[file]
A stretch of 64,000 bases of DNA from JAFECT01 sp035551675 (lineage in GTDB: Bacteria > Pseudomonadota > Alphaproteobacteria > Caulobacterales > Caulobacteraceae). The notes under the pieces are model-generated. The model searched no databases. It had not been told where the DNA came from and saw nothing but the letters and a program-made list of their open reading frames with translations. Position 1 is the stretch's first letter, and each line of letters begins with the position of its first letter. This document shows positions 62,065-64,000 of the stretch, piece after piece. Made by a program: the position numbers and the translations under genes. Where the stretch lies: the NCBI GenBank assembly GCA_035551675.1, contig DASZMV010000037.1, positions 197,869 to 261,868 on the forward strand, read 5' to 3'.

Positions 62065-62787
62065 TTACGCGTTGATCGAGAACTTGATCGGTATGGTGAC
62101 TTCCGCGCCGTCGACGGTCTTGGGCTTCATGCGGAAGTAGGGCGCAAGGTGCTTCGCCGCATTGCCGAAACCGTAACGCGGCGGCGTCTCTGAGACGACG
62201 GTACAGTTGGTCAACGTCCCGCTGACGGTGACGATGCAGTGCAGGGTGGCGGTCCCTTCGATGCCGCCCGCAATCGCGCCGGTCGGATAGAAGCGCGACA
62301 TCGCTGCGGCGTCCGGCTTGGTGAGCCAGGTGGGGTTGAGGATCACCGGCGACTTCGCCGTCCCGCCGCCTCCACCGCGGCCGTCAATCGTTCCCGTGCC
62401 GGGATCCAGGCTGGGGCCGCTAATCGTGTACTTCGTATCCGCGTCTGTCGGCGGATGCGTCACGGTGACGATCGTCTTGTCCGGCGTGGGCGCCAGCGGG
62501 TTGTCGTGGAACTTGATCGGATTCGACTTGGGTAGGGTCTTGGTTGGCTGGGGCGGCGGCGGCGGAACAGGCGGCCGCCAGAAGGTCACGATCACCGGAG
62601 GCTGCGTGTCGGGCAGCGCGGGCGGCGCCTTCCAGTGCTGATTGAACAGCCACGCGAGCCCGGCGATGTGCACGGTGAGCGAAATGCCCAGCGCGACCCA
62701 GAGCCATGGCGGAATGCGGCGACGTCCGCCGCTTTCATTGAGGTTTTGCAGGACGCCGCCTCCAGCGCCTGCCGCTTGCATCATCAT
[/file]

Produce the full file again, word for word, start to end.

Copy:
A stretch of 64,000 bases of DNA from JAFECT01 sp035551675 (lineage in GTDB: Bacteria > Pseudomonadota > Alphaproteobacteria > Caulobacterales > Caulobacteraceae). The notes under the pieces are model-generated. The model searched no databases. It had not been told where the DNA came from and saw nothing but the letters and a program-made list of their open reading frames with translations. Position 1 is the stretch's first letter, and each line of letters begins with the position of its first letter. This document shows positions 62,065-64,000 of the stretch, piece after piece. Made by a program: the position numbers and the translations under genes. Where the stretch lies: the NCBI GenBank assembly GCA_035551675.1, contig DASZMV010000037.1, positions 197,869 to 261,868 on the forward strand, read 5' to 3'.

Positions 62065-62787
62065 TTACGCGTTGATCGAGAACTTGATCGGTATGGTGAC
62101 TTCCGCGCCGTCGACGGTCTTGGGCTTCATGCGGAAGTAGGGCGCAAGGTGCTTCGCCGCATTGCCGAAACCGTAACGCGGCGGCGTCTCTGAGACGACG
62201 GTACAGTTGGTCAACGTCCCGCTGACGGTGACGATGCAGTGCAGGGTGGCGGTCCCTTCGATGCCGCCCGCAATCGCGCCGGTCGGATAGAAGCGCGACA
62301 TCGCTGCGGCGTCCGGCTTGGTGAGCCAGGTGGGGTTGAGGATCACCGGCGACTTCGCCGTCCCGCCGCCTCCACCGCGGCCGTCAATCGTTCCCGTGCC
62401 GGGATCCAGGCTGGGGCCGCTAATCGTGTACTTCGTATCCGCGTCTGTCGGCGGATGCGTCACGGTGACGATCGTCTTGTCCGGCGTGGGCGCCAGCGGG
62501 TTGTCGTGGAACTTGATCGGATTCGACTTGGGTAGGGTCTTGGTTGGCTGGGGCGGCGGCGGCGGAACAGGCGGCCGCCAGAAGGTCACGATCACCGGAG
62601 GCTGCGTGTCGGGCAGCGCGGGCGGCGCCTTCCAGTGCTGATTGAACAGCCACGCGAGCCCGGCGATGTGCACGGTGAGCGAAATGCCCAGCGCGACCCA
62701 GAGCCATGGCGGAATGCGGCGACGTCCGCCGCTTTCATTGAGGTTTTGCAGGACGCCGCCTCCAGCGCCTGCCGCTTGCATCATCAT